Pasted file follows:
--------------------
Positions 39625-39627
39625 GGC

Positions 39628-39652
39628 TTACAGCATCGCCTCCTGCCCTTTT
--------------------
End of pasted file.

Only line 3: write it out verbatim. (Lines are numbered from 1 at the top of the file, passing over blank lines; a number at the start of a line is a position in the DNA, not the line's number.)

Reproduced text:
Positions 39628-39652